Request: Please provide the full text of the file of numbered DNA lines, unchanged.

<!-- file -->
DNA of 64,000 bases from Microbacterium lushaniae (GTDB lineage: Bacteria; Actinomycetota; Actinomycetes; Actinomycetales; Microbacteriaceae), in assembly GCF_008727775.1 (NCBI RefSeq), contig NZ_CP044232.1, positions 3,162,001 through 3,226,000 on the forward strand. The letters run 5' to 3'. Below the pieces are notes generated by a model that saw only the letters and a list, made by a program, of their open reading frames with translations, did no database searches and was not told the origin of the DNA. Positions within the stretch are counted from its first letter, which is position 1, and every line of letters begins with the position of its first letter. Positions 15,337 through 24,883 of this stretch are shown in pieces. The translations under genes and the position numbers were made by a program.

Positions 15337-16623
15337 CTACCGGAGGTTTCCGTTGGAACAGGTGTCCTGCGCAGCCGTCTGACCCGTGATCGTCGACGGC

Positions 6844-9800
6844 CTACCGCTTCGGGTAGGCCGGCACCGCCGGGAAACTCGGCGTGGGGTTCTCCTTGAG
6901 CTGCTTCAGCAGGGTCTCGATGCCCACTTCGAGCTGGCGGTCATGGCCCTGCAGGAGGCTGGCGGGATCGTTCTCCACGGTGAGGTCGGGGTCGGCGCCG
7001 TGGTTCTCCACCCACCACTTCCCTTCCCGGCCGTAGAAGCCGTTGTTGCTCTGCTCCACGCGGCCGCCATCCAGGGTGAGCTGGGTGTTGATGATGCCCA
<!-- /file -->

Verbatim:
DNA of 64,000 bases from Microbacterium lushaniae (GTDB lineage: Bacteria; Actinomycetota; Actinomycetes; Actinomycetales; Microbacteriaceae), in assembly GCF_008727775.1 (NCBI RefSeq), contig NZ_CP044232.1, positions 3,162,001 through 3,226,000 on the forward strand. The letters run 5' to 3'. Below the pieces are notes generated by a model that saw only the letters and a list, made by a program, of their open reading frames with translations, did no database searches and was not told the origin of the DNA. Positions within the stretch are counted from its first letter, which is position 1, and every line of letters begins with the position of its first letter. Positions 15,337 through 24,883 of this stretch are shown in pieces. The translations under genes and the position numbers were made by a program.

Positions 15337-16623
15337 CTACCGGAGGTTTCCGTTGGAACAGGTGTCCTGCGCAGCCGTCTGACCCGTGATCGTCGACGGC

Positions 6844-9800
6844 CTACCGCTTCGGGTAGGCCGGCACCGCCGGGAAACTCGGCGTGGGGTTCTCCTTGAG
6901 CTGCTTCAGCAGGGTCTCGATGCCCACTTCGAGCTGGCGGTCATGGCCCTGCAGGAGGCTGGCGGGATCGTTCTCCACGGTGAGGTCGGGGTCGGCGCCG
7001 TGGTTCTCCACCCACCACTTCCCTTCCCGGCCGTAGAAGCCGTTGTTGCTCTGCTCCACGCGGCCGCCATCCAGGGTGAGCTGGGTGTTGATGATGCCCA